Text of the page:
How to tell kids a story with music
One of the most famous and cautionary stories in European folklore makes a beguiling and atmospheric translation to the stage in this inventive operatic version.
Composed by John Browne with libretto by Johnny Hanrahan, the score, with its strong echoes of Benjamin Britten, achieves drama as well as musicality thanks to the beauty and clarity of mezzo-soprano Colette McGahon's wonderful Mrs Grumble, while the expressive bass, Orlando Schenk, is hilarious as the greedy Mayor.
Tenor Michael Bennet convinces as the Lame Boy; he also sings the baker's role. The three soloists do far more than sing. They act their roles with humour and energy and are well served by the lively cast of eight children.
This show is extremely well directed. Much thought has been given to detail. Joanna Taylor's versatile semi-gothic set of openings and levels is a magical cavern. The folk aspect is also underlined by violinist Lucy Perkins.
Devised for a young audience, the genius of this Pied Piper is that it entertains and also introduces children to the concept of opera as a story with music; while the use of the instruments to convey mood is a delight, as is the use of mime.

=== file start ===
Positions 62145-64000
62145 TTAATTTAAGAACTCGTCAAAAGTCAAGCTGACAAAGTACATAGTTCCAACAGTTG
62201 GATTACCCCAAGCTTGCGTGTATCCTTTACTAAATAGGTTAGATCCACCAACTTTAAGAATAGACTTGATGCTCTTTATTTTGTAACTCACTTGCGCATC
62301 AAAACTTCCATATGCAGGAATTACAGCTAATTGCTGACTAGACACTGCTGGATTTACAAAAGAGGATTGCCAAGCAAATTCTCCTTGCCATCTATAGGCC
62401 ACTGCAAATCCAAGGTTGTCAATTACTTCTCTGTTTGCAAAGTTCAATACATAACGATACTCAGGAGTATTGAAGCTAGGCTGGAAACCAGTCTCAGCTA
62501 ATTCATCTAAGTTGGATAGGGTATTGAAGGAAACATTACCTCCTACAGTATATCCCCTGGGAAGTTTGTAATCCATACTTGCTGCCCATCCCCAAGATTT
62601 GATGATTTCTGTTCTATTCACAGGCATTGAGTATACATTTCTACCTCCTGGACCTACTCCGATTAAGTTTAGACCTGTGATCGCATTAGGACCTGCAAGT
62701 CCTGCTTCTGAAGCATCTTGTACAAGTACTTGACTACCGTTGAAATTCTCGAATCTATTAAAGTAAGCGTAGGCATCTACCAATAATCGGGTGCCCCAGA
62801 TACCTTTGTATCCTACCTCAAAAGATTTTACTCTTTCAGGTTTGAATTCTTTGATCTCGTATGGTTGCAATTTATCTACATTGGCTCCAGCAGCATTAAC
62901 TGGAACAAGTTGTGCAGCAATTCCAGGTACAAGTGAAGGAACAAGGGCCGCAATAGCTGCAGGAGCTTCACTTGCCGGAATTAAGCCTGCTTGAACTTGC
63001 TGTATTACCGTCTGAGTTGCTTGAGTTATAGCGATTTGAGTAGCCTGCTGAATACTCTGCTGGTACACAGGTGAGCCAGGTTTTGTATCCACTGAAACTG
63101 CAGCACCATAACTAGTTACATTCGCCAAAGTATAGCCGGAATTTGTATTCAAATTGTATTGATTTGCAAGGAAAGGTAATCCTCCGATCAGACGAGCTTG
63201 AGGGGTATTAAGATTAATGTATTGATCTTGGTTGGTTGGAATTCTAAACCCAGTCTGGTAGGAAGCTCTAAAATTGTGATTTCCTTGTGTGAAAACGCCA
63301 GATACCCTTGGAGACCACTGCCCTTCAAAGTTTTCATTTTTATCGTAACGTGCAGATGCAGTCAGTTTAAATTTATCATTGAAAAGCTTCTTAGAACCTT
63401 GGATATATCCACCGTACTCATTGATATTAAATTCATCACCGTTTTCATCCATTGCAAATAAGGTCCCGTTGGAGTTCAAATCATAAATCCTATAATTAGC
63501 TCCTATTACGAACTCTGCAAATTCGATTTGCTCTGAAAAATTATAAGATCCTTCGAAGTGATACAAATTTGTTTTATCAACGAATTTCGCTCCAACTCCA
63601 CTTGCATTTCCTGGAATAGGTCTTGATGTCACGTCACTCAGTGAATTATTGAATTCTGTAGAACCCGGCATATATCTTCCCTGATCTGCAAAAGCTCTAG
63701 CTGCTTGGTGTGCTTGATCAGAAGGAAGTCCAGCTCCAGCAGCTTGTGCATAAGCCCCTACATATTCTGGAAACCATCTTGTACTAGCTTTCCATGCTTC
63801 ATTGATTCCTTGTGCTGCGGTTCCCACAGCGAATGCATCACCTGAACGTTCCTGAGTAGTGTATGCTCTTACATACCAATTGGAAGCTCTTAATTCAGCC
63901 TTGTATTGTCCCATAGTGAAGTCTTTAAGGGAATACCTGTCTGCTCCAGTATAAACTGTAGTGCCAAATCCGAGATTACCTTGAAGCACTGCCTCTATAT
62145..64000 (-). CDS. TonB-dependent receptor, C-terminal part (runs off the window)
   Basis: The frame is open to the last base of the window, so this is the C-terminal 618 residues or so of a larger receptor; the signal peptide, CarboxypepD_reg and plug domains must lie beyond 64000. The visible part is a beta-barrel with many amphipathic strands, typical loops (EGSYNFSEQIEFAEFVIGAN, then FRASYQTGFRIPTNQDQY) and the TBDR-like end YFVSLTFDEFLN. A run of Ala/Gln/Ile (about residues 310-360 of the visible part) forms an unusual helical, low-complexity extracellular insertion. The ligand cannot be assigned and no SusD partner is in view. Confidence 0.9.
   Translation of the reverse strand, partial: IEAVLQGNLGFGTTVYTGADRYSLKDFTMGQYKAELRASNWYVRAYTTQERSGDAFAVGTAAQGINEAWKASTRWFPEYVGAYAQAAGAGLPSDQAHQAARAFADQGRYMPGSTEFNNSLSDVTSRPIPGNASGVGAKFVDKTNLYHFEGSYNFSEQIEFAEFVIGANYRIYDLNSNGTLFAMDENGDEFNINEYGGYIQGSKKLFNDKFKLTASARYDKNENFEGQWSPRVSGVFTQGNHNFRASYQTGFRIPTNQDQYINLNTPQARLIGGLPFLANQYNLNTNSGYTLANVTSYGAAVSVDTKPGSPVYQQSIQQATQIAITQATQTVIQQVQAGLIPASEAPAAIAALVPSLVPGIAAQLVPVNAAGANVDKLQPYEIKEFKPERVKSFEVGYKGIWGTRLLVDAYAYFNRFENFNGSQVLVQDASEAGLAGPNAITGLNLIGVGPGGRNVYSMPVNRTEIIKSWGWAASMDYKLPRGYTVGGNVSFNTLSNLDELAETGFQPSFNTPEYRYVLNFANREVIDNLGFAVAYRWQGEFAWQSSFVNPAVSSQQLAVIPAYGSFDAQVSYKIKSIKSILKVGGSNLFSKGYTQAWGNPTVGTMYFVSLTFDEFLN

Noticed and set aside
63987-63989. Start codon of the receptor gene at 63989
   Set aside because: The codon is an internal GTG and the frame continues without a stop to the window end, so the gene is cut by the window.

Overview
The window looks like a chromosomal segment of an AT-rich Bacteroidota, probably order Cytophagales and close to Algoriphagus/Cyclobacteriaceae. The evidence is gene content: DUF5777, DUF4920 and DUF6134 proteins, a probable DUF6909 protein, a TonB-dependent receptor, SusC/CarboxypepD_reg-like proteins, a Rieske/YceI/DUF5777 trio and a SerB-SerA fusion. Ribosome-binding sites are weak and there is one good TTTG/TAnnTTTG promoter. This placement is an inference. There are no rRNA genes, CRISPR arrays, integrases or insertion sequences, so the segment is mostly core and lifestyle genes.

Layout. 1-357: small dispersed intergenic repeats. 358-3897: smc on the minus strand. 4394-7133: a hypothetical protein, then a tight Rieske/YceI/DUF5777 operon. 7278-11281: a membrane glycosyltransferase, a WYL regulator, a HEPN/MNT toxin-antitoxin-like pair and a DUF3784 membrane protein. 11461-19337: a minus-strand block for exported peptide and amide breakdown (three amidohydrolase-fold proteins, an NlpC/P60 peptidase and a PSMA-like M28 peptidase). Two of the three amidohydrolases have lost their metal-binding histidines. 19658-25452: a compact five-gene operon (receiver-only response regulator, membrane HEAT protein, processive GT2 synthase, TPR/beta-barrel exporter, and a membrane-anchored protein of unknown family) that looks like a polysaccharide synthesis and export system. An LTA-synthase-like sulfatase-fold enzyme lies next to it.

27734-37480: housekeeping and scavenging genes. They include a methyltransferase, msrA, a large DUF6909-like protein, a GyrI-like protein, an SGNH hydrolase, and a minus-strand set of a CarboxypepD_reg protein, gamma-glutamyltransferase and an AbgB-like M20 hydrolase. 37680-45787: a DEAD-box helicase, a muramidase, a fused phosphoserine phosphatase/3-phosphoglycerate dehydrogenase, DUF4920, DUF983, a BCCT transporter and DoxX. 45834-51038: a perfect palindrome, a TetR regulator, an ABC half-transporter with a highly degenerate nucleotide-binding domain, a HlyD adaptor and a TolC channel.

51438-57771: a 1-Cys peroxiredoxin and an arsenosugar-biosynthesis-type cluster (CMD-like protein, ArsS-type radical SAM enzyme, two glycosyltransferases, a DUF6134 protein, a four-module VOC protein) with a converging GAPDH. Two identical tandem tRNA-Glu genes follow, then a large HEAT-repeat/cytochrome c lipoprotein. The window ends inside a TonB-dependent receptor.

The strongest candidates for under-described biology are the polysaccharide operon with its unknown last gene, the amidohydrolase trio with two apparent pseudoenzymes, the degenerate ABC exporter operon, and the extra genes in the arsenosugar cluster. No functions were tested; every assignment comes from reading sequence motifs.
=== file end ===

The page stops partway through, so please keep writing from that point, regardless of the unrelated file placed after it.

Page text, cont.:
Percussionist Diarmaid Frain is outstanding, a veritable orchestra of special effects, while oboist Brendan McCann as the Pied Piper intrigues, not only by his playing, but through the strange, otherworldly stage presence he creates.
His mime-like gestures defy words and he allows his oboe to speak for him, particularly to children, a device which is cleverly sustained by the endearing Lame Boy and by the town's children he later lures away.
Young audiences will remember this intelligent, captivating show which does not perform down to them. A new generation of oboe players and violinists could be inspired.
All performances are now sold out. For information on cancellations, phone: 01- 670 7788.